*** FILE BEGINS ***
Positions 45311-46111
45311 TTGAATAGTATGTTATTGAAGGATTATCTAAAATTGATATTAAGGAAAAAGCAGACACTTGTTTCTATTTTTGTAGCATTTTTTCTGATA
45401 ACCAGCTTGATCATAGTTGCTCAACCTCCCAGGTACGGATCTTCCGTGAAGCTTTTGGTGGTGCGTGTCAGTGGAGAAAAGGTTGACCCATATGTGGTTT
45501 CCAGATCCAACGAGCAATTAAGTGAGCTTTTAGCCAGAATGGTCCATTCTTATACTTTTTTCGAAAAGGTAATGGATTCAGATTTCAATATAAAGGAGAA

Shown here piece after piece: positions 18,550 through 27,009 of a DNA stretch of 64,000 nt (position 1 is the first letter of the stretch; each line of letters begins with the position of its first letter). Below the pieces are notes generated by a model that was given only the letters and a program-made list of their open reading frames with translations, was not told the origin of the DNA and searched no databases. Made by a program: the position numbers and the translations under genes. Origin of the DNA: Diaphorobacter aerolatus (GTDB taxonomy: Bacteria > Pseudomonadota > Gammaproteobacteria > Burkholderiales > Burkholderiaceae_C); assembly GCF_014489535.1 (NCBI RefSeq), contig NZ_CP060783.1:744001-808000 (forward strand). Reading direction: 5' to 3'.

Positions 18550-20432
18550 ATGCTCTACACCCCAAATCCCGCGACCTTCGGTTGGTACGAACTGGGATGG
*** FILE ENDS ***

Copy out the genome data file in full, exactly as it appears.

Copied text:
Positions 45311-46111
45311 TTGAATAGTATGTTATTGAAGGATTATCTAAAATTGATATTAAGGAAAAAGCAGACACTTGTTTCTATTTTTGTAGCATTTTTTCTGATA
45401 ACCAGCTTGATCATAGTTGCTCAACCTCCCAGGTACGGATCTTCCGTGAAGCTTTTGGTGGTGCGTGTCAGTGGAGAAAAGGTTGACCCATATGTGGTTT
45501 CCAGATCCAACGAGCAATTAAGTGAGCTTTTAGCCAGAATGGTCCATTCTTATACTTTTTTCGAAAAGGTAATGGATTCAGATTTCAATATAAAGGAGAA

Shown here piece after piece: positions 18,550 through 27,009 of a DNA stretch of 64,000 nt (position 1 is the first letter of the stretch; each line of letters begins with the position of its first letter). Below the pieces are notes generated by a model that was given only the letters and a program-made list of their open reading frames with translations, was not told the origin of the DNA and searched no databases. Made by a program: the position numbers and the translations under genes. Origin of the DNA: Diaphorobacter aerolatus (GTDB taxonomy: Bacteria > Pseudomonadota > Gammaproteobacteria > Burkholderiales > Burkholderiaceae_C); assembly GCF_014489535.1 (NCBI RefSeq), contig NZ_CP060783.1:744001-808000 (forward strand). Reading direction: 5' to 3'.

Positions 18550-20432
18550 ATGCTCTACACCCCAAATCCCGCGACCTTCGGTTGGTACGAACTGGGATGG